Technology Reveal why diamonds rain on Neptune and Uranus -...

Reveal why diamonds rain on Neptune and Uranus – News story

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A 2017 study said that 200-kg diamonds rain down on Uranus and Neptune and that this astronomical phenomenon occurs about 8,000 kilometers below the surface of both planets.

Although the planets differ from each other, the cases of Jupiter, Saturn, Neptune and Uranus can be used as natural laboratories for the physics of matter at extreme temperatures and pressures.

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That’s why an international team that includes scientists from the SLAC National Accelerator Laboratory (USA) developed a new experimental setup to measure how chemical elements behave and mix inside the frozen giants.

Neptune and Uranus are certainly two of the least understood planets in the solar system, because apart from being very far from Earth, only one space probe, the Voyager 2, approached for a flyby, and no dedicated long-term mission was ever dispatched.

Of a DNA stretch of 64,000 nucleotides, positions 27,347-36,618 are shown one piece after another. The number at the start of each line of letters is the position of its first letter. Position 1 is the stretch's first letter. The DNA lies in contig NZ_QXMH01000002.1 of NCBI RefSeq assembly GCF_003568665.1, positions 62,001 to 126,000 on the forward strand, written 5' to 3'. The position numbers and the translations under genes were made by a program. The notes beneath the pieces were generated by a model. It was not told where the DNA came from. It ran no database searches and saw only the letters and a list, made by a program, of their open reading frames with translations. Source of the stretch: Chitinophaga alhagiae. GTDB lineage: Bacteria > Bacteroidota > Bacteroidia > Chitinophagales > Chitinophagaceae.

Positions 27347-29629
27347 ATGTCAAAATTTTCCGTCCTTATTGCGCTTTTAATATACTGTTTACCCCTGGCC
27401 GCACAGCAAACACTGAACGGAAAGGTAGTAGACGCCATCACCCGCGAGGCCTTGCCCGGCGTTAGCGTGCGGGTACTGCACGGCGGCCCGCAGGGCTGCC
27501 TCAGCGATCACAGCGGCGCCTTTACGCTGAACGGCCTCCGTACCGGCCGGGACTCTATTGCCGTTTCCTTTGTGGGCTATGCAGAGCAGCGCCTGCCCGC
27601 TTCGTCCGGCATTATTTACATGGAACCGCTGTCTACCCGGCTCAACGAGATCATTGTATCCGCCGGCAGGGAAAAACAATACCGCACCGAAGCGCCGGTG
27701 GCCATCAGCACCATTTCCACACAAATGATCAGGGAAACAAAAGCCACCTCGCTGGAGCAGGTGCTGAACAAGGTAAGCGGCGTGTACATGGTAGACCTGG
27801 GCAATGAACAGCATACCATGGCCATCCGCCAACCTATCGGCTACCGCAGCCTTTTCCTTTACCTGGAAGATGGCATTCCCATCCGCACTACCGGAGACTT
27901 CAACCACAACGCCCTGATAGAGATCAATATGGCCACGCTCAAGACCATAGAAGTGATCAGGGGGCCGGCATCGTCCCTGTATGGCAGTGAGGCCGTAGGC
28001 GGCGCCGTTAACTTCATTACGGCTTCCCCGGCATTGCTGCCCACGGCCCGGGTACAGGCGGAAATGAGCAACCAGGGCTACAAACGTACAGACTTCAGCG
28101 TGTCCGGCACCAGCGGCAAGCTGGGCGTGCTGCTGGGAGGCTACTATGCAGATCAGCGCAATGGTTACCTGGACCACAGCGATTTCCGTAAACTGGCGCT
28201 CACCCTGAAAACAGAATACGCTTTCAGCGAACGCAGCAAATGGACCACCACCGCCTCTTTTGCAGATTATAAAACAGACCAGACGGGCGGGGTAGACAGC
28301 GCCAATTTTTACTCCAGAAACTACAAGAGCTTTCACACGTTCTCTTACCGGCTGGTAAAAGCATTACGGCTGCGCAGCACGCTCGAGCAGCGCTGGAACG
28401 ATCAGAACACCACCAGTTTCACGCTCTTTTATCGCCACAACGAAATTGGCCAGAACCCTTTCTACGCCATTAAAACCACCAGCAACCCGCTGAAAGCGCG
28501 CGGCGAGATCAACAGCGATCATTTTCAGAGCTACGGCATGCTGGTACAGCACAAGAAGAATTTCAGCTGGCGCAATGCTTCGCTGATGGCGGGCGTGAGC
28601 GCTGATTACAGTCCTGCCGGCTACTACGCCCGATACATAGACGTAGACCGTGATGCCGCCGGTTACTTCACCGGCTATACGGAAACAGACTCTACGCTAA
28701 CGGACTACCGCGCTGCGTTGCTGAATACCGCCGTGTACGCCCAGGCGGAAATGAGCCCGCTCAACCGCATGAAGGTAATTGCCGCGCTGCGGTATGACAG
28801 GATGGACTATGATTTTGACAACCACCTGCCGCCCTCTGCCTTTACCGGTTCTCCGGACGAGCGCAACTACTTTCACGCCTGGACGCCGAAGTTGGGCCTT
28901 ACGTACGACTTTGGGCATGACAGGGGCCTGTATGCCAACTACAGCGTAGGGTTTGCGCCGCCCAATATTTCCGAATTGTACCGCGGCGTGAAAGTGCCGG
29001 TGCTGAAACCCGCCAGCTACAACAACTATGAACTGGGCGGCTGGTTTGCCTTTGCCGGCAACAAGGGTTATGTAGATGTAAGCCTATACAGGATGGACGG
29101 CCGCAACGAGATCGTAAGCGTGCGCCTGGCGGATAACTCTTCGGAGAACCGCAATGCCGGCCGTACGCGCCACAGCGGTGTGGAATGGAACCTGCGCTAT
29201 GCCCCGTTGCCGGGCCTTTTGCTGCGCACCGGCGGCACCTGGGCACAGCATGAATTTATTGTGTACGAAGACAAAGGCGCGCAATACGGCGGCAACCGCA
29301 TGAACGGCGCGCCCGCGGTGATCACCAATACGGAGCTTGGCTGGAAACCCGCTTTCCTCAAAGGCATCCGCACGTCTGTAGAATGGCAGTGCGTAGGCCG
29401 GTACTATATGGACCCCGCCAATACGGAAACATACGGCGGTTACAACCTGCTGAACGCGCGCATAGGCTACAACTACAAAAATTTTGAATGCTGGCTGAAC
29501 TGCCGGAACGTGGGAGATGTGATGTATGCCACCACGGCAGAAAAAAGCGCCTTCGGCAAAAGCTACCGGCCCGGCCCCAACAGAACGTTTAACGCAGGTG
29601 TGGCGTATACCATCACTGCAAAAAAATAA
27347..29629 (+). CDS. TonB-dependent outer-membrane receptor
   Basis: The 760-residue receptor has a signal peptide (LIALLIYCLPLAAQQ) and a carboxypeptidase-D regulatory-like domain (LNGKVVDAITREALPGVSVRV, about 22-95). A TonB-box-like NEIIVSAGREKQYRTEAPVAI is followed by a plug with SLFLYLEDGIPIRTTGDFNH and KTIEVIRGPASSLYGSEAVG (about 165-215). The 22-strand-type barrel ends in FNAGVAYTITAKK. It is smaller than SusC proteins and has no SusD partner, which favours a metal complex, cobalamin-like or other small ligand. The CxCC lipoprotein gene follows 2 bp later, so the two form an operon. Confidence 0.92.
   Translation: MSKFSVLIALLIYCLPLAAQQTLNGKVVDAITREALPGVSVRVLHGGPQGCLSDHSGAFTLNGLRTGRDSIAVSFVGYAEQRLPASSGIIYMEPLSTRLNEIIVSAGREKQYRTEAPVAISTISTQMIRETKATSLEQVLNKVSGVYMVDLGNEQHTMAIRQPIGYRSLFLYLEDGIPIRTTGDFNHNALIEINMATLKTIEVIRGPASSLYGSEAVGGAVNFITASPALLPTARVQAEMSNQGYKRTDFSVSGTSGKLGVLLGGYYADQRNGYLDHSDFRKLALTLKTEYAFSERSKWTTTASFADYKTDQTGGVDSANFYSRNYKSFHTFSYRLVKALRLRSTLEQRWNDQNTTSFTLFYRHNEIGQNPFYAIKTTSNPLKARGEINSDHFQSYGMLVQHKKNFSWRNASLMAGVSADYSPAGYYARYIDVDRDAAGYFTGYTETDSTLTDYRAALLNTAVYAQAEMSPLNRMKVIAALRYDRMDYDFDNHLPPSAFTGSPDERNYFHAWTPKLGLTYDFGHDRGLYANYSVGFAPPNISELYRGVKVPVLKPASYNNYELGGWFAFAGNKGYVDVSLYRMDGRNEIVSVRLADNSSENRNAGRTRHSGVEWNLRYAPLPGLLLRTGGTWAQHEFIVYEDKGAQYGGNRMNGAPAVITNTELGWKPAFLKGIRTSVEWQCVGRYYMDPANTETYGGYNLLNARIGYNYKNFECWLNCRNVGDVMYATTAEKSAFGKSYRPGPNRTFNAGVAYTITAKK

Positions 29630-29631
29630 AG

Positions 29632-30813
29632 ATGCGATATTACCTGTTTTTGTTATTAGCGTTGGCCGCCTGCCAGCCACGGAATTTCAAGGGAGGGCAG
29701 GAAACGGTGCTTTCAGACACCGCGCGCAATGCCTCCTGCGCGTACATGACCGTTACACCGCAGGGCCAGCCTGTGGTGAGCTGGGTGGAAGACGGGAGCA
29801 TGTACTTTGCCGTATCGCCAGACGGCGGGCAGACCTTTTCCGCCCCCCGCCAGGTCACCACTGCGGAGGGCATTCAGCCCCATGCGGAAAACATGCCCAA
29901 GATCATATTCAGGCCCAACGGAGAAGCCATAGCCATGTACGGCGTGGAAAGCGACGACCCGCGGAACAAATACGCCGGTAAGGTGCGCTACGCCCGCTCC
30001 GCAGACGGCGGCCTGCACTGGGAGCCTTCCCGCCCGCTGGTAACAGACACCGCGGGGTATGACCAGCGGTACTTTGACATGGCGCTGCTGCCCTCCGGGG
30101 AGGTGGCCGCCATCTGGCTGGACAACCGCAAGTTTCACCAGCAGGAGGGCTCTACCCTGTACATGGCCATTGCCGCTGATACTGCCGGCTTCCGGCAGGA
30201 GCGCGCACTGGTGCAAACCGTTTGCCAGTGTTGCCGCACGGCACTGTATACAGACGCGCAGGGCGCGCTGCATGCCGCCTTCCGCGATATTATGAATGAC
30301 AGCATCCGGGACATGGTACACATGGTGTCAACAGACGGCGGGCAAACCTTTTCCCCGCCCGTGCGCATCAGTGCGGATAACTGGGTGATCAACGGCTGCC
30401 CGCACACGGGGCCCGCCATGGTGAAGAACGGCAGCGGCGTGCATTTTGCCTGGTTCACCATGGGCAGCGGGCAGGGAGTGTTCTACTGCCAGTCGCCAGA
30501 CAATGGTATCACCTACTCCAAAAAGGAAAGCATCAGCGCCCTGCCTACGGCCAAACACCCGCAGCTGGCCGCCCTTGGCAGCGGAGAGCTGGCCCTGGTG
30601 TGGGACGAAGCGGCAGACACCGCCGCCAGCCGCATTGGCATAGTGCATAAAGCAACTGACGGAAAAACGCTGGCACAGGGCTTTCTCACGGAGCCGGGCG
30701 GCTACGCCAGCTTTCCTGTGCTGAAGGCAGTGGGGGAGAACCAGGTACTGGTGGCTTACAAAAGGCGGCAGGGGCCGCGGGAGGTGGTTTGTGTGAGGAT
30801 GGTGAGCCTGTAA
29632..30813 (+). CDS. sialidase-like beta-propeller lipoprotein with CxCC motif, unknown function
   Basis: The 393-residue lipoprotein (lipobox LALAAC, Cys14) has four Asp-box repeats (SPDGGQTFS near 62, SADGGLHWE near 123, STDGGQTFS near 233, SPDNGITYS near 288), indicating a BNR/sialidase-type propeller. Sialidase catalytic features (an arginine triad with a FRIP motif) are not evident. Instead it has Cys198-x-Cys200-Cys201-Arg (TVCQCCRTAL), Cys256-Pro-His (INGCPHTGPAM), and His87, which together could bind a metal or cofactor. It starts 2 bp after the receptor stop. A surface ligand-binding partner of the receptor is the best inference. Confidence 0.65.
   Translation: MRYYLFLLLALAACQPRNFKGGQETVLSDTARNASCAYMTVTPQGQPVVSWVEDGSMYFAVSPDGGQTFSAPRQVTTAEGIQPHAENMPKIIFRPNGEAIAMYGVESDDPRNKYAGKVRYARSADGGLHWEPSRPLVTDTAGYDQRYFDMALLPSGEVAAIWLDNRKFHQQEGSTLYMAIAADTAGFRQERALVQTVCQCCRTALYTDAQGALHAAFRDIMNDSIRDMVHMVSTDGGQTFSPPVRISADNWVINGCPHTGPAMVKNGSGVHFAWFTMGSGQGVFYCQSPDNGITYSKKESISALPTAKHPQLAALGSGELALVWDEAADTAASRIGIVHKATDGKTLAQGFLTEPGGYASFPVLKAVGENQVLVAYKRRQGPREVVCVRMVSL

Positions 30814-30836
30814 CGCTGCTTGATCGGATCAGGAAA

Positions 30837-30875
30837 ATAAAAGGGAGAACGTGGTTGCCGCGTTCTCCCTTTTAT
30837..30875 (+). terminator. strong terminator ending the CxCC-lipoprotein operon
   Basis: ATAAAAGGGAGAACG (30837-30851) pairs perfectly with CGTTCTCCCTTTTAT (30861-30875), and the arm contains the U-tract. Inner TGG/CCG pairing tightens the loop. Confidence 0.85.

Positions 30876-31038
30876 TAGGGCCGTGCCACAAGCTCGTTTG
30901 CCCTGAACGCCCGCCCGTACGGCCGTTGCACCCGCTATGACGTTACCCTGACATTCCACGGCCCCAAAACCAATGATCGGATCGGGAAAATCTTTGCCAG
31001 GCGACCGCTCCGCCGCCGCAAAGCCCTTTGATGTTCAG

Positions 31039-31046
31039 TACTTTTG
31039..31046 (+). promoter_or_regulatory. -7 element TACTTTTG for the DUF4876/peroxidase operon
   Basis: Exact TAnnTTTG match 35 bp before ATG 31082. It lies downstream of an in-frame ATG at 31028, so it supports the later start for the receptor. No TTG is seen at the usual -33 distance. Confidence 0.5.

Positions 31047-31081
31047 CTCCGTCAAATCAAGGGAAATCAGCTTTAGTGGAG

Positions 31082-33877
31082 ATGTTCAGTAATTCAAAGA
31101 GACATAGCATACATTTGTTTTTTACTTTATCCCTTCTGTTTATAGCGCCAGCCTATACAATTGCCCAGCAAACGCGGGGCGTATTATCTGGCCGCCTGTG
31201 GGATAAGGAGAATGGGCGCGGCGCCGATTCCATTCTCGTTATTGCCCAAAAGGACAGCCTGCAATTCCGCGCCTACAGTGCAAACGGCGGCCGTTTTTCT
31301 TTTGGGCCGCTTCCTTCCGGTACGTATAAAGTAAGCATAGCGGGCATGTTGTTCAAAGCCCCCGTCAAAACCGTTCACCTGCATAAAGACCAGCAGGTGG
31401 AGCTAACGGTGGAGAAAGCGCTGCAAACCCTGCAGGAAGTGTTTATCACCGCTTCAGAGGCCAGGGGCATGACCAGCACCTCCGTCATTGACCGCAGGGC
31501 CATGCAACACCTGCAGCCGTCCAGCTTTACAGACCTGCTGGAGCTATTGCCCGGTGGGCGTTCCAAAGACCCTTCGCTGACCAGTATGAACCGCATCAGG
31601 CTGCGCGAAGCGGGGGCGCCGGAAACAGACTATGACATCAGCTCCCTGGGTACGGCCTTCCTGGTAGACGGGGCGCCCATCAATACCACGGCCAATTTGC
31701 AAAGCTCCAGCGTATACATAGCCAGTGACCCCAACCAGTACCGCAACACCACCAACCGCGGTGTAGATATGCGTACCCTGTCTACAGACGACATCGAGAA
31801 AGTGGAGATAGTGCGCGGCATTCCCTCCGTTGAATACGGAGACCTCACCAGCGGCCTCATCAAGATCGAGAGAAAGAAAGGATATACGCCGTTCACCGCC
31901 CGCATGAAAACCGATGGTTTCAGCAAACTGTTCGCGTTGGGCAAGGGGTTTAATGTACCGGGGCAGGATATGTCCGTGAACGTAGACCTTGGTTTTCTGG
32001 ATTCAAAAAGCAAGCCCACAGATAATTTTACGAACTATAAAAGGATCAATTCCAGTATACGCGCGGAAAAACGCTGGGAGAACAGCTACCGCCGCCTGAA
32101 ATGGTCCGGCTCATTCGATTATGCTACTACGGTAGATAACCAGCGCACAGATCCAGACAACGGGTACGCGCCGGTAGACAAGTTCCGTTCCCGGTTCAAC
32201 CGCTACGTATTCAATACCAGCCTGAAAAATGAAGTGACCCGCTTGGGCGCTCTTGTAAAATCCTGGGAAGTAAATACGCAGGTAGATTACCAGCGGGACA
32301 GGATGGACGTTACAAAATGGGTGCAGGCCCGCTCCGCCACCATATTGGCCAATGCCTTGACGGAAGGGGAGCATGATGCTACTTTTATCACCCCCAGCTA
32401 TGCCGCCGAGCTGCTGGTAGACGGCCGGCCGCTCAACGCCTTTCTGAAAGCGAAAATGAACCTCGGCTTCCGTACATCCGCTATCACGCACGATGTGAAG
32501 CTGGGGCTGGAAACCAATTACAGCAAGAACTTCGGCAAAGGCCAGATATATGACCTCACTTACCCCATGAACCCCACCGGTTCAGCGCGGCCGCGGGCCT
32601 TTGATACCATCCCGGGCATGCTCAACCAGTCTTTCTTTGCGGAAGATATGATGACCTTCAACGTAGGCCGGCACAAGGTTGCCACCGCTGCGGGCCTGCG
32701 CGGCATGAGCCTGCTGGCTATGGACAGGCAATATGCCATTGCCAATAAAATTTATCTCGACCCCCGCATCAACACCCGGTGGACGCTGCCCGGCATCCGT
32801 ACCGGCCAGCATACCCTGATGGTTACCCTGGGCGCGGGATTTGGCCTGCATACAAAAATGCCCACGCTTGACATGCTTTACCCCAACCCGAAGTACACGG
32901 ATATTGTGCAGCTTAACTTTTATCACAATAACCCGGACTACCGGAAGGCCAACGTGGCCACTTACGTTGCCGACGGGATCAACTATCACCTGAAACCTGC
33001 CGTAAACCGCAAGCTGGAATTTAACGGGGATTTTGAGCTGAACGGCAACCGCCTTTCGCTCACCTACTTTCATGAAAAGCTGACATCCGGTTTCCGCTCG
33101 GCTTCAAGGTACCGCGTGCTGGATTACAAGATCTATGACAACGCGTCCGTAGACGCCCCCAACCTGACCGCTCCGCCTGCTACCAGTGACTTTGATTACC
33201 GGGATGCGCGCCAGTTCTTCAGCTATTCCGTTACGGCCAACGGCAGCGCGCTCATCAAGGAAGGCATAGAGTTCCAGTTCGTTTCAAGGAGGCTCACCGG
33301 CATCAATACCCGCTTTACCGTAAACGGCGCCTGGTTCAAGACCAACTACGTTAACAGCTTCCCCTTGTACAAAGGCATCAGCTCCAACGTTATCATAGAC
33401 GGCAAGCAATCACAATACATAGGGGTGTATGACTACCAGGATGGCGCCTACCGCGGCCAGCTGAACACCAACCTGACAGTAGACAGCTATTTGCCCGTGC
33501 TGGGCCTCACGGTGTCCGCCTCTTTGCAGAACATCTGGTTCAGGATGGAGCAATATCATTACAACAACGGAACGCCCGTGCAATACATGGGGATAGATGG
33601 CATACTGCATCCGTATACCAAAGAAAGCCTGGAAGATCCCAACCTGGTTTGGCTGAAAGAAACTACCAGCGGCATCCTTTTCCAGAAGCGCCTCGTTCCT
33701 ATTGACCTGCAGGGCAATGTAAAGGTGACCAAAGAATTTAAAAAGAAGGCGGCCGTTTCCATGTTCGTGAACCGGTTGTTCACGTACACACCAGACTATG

Experimental evidence

The new hypothesis as to why diamonds may rain down deep in the hearts of Neptune and Uranus is based on the fact that the intense heat and pressure thousands of kilometers below the surface of these ice giants should separate the hydrocarbon compounds, with carbon compressing into diamond and sinking even deeper into planetary nuclei.

The experts conducted experimental tests using the Linac Coherent Light Source (LCLS) X-ray laser for more precise measurements of how this “diamond shower” process should occur, with a pressure of approximately 1.5 million atmospheres and a temperature of 4,730 ºC, discovering that the carbon directly becomes a crystalline diamond.

Laboratory tests showed that at least a quarter of the carbon groups bind together. And in those groups, carbon becomes their strongest disposition: diamonds.

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“This research provides data on a phenomenon that is very difficult to computer model: the ‘miscibility’ of two elements, or how they combine when mixed,” said Mike Dunne, director of the LCLS.

“In the case of the ice giants, we now know that carbon almost exclusively forms diamonds when separated and does not take on a fluid transitional shape,” said Dominik Kraus of Helmholtz-Zentrum Dresden-Rossendorf, co-author of the paper published by the magazine Nature Communications.

The diamond shower on Neptune and Uranus plays a fairly important role in the internal energy balance of these distant planets. The newly created diamonds would sink, generating heat as they slowly rub against the dense material around them; this would allow the planets to maintain a warm interior.

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